Three Little Tweaks To Supercharge Performance On Your Linux Servers

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As an administrator, you’re always looking to make your servers even a little more efficient. Here are a few surprisingly minor tricks that’ll help you do just that.

A little tinkering can go a long way – especially in the world of server management.

As an administrator, you’re doubtless constantly on the lookout for ways you might improve and enhance your servers. After all, the more performance you can squeeze out of your current hardware, the better. Here’s the thing about that, though.

After a certain point, what more can you do? There are only so many extraneous files and utilities you can get rid of, and only so much you can upgrade your networking and server hardware. Eventually, you’ll have to start looking at the little things. And that’s where we come in.

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I’m going to go over a few little tweaks that can result in big gains on your server – let’s begin!

Look At Your File Descriptor Limits

By default, Linux limits the number of file descriptors a process can open to 1024. The problem, of course, is that certain applications and platforms – httperf or Zeus for example – can’t perform optimally when subjected to such a limit. Ergo, it might be in your best interests to do away with this limitation.

Luckily, that’s easy to do. Just use the ulimit command. You can also type ulimit-aS to show your current limit, and ulimit-aH to show the hard limit for how much you can increase it.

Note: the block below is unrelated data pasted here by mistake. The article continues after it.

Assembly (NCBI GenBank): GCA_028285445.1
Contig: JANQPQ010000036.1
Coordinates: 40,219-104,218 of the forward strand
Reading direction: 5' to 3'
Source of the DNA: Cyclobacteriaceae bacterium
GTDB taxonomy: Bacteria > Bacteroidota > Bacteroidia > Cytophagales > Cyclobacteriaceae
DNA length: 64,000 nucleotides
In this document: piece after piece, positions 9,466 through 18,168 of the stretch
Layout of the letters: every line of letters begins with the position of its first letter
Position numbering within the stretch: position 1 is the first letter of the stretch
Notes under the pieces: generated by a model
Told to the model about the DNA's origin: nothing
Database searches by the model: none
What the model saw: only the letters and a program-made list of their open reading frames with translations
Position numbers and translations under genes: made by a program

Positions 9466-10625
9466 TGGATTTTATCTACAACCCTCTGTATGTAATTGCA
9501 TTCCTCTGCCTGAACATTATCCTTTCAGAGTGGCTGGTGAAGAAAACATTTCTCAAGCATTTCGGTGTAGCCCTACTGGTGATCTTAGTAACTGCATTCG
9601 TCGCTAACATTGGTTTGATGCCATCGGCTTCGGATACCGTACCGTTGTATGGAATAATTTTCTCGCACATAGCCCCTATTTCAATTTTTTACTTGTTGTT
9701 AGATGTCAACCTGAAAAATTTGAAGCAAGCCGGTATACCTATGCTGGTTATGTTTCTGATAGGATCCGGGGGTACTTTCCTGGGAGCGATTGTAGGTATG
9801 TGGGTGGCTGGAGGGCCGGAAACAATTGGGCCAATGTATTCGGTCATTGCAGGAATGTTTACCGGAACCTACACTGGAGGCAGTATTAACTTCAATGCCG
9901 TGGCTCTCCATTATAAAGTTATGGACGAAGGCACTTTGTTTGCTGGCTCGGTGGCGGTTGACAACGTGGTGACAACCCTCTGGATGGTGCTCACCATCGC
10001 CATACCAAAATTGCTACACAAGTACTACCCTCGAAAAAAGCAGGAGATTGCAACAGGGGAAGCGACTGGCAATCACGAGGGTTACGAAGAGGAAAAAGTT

Fiddle With ext3

By default, write-back operation in ext3 is disabled on most Linux distributions – primarily because it’s a feature that isn’t supported by older hard drives. Still, if your servers use relatively up-to-date hardware, modifying this setting can lead to a pretty big speed boost overall. Here’s how to do it:

  • Open up etc/fstab in a text editor.
  • Replace the line relatime, errors=remount-ro with noatime,nodiratime,errors=remount-ro,data=writeback
  • Save and close your text file.
  • Open a root terminal, and run update grub.

Do note that while it can result in better-performing hard drives, it also carries with it a minor risk of data loss in the event of a sudden disconnect.

Enable Kernel Samepage Merging

Introduced back in the 2.6.32 kernel, Kernel Samepage Merging (KSM) allows an application to merge its pages with other processes. This has a number of benefits, especially if you’re running guest virtual machines on your servers. Particularly in operating environments with a large number of similar processes – for example, if you’re running several VMs on a single machine – this can save a ton of memory.

All you need to do is open $ vim /sys/kernel/mm/ksm/run and change the value of 0 to 1.

Build A Better Server

Server efficiency’s something of a golden goose in the hosting space. The more you can do with your hardware, the better, right? And once you’ve gotten past the obvious tuning steps, it really is the little things that count.

What I’ve presented here really only scratches the surface. There are a ton of other tweaks and tricks you can apply to make your servers and systems run better. But what you’ve got here is enough to get you started.

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